tree stories for the wooden hearted
TreesIf you love the planet and expecially trees then you have come to the right place. Support us if you would like to have the trees in the future, with increased rates of deforestation with wood required for all sorts of purposes it is becoming apparent that if these rates continue there will be no forests left in just a few generations to come!
Putting old wood to work
Reclaimed wood used for conservatories combine traditional craftsmanship with the most up to date and efficient techniques to create unique and beautiful conservatories tailored towards your specific needs.
Traditionally, conservatories have been associated with summer, but as we provide double glazed windows fitted with toughened safety glass, and the conservatory is heated, it will be a permanent asset to the house throughout the whole year.
Reclaimed wood conservatory is designed and created especially for you, there are virtually no restrictions on size or shape as they are made to measure and can be designed to fit any space, wall or corner.
See the wood for the trees
The-tree.org.uk hope to support Environmental Technology businesses in South West England by assessing their strategic skills development needs to enable growth.
We assist with the costs of most training undertaken by eligible businesses and research training provision. The extensive business support expertise gained by EnviroSkills SW also enables us to signpost businesses to other appropriate business support services.
I have recently been introduced to Goji berries, which have apparently beome all the rage as the latest super food. They are delicious, I think-nice and chewy, with quite a distinct flavour-just the job for scattering on your breakfast cereal.
The very day after I had eaten my first handful of these berries, there was an article all about them in the Daily Telegraph. There I discovered that they are the fruits of a shrub called Lycium barbarum, The Duke of Argyll’s Tea Tree. More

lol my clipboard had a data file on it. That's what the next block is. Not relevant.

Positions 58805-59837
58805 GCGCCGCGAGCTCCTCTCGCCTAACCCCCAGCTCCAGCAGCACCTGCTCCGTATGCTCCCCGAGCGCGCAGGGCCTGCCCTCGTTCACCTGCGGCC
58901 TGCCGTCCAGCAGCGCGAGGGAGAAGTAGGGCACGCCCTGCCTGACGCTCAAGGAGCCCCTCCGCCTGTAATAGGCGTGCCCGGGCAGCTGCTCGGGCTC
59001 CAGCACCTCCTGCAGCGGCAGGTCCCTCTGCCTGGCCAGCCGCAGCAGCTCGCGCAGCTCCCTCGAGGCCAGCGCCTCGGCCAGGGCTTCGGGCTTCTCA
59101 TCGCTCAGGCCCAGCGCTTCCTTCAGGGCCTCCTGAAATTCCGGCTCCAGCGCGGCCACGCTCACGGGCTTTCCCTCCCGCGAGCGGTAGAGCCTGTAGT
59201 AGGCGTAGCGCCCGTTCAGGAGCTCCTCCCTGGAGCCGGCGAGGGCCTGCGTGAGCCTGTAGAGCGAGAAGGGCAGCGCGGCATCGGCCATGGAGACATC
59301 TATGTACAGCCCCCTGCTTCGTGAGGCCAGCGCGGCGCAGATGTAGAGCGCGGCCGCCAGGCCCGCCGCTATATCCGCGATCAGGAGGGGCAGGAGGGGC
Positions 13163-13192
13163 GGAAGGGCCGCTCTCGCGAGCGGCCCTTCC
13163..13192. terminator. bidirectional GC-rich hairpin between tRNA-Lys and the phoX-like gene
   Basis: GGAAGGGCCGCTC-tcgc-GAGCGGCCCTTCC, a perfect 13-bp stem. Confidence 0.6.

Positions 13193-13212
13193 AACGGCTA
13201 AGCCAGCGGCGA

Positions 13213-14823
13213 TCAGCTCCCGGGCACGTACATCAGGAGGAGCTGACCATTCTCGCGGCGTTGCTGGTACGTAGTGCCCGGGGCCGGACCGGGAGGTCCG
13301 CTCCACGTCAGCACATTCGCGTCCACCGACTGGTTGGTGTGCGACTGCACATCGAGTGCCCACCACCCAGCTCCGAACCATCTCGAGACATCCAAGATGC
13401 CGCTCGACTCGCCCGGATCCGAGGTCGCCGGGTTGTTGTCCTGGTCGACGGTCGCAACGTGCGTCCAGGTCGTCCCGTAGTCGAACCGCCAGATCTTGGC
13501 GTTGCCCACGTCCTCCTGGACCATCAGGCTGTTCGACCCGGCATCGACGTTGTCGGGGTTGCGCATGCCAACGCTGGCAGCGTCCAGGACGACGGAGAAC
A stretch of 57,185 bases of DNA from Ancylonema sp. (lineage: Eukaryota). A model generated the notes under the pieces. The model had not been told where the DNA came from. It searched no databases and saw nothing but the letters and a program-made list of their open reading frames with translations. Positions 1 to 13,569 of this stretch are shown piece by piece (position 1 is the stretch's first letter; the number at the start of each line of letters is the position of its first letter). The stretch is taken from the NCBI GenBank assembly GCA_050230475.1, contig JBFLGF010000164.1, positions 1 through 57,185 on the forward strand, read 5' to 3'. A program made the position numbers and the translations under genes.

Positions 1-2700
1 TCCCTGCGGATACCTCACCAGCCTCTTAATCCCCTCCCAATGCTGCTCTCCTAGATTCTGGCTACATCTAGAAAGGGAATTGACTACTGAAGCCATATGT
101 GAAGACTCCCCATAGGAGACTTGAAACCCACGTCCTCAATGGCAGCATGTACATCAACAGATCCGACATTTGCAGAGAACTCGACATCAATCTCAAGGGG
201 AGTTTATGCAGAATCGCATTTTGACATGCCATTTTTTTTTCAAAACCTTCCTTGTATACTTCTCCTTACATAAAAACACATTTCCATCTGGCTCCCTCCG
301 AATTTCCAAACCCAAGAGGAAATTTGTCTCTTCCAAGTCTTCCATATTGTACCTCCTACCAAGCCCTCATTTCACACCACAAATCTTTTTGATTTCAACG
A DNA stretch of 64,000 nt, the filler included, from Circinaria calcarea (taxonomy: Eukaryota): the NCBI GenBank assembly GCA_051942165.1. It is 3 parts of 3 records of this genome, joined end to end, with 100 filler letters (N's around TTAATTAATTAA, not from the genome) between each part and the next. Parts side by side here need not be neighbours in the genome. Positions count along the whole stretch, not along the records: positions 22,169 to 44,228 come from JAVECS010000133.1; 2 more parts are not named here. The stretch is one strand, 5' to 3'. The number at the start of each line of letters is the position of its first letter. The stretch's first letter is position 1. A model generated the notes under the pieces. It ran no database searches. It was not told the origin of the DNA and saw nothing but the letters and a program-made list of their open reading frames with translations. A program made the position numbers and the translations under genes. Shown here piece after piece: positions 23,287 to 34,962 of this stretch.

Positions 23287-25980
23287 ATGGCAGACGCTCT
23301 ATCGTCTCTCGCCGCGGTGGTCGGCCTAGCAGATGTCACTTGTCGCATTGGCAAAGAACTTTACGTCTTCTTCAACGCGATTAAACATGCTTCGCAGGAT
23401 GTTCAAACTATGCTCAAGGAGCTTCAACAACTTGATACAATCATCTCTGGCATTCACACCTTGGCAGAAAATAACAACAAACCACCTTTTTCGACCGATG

the Cornelian Cherry tree
Coincidentally, we had produced a crop of this shrub in the nursery at Chigwell a couple of year’s back. I had never come across it before, though I gather it is naturalised in parts of the South Coast, where it has been found excellent as a seaside windbreak, growing and spreading in the poorest of soils. Native to China, it has been grown in Britain for 300 years, so one would expect it to have spread around quite a bit. It comes across as an unspectacular plant, though with an elegant, arching habit.
It has small purple flowers, followed by the now famous orange or red berries, which I have read can be highly ornamental, but have never actually seen. The plants we grew here didn’t sell terribly well. Alas-we were clearly ahead of our time-for now, we suddenly have people asking for it and have none to offer.
As soon as I discovered this exciting link, I rushed along to the patch of Lycium we had experimentally planted on an out of the way bank. Not a berry was there to be seen, so I do wonder a little how productive it is going to be in people’s gardens. All the dried berries in health food shops are imported from China, where they have been valued for their medicinal properties for generations and, I presume, are produced abundantly in their native climate.
The fruit of Cornus mas, the Cornelian Cherry, has been regarded as a super food for some time in Eastern Europe, where large numbers of free-fruiting clones of this shrub have been planted in recent years. ‘Jolico’ is the best known of these.
Cornus mas, which is native to Central and Southern Europe, is grown in this country-and has been probably for at least as long as the Lycium- primarily for its bright yellow flowers borne on the bare branches in late winter and early spring. The leaves, like those of most Cornus, colour richly in the autumn.